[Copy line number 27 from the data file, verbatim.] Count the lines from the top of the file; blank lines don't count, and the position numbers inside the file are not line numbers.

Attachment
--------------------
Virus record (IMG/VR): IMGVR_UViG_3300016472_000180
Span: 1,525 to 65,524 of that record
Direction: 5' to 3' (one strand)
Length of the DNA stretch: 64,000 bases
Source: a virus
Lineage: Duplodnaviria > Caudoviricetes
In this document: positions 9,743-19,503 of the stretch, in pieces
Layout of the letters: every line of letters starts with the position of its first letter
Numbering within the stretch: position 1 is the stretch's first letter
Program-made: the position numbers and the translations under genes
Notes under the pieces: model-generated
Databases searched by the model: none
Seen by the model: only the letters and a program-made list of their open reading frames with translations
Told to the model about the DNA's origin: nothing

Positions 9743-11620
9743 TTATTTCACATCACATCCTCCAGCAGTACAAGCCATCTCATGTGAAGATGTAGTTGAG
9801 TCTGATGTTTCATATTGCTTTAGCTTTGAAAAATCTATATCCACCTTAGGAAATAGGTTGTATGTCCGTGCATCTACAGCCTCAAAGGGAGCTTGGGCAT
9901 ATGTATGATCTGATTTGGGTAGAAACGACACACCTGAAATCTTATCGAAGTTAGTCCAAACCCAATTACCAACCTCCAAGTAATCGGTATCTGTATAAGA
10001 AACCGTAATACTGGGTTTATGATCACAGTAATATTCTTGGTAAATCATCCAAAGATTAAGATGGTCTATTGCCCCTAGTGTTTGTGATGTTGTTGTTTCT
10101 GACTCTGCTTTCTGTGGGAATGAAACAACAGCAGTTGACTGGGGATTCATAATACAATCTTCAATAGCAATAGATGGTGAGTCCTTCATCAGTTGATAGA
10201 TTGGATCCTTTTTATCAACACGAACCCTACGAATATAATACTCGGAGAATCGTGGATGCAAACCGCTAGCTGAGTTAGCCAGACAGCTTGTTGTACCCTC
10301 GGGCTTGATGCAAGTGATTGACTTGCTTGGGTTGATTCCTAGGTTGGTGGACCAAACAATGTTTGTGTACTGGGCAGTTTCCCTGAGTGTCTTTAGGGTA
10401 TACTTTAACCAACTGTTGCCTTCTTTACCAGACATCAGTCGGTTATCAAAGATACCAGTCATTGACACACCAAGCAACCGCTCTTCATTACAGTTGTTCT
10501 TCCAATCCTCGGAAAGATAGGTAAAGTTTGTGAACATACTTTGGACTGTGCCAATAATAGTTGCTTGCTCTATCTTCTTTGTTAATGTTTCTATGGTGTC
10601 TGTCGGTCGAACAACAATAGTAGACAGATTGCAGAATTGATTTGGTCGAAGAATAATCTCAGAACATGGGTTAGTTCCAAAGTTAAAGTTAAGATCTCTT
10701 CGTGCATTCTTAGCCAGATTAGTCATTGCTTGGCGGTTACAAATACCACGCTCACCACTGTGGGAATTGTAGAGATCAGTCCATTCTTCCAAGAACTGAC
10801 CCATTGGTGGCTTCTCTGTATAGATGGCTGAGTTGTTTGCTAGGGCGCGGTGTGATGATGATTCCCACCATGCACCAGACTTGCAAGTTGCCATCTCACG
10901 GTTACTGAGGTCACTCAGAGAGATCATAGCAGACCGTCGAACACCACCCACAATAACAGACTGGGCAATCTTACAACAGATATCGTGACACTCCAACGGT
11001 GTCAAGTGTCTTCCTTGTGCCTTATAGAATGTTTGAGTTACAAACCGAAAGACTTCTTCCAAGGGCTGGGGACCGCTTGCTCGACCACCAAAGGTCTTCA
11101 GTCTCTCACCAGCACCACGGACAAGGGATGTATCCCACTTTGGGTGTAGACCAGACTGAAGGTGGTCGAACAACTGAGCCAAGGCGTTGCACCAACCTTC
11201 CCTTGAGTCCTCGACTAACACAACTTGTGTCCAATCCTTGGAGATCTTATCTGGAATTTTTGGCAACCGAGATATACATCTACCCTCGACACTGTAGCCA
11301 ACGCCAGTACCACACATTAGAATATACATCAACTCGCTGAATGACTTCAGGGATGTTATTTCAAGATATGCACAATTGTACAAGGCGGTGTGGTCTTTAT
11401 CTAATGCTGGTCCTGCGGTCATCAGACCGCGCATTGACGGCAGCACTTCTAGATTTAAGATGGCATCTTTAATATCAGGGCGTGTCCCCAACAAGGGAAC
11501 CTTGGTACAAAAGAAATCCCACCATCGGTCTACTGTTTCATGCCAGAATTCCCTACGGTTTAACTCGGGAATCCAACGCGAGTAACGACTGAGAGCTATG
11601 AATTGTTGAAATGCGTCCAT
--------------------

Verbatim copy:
10801 CCATTGGTGGCTTCTCTGTATAGATGGCTGAGTTGTTTGCTAGGGCGCGGTGTGATGATGATTCCCACCATGCACCAGACTTGCAAGTTGCCATCTCACG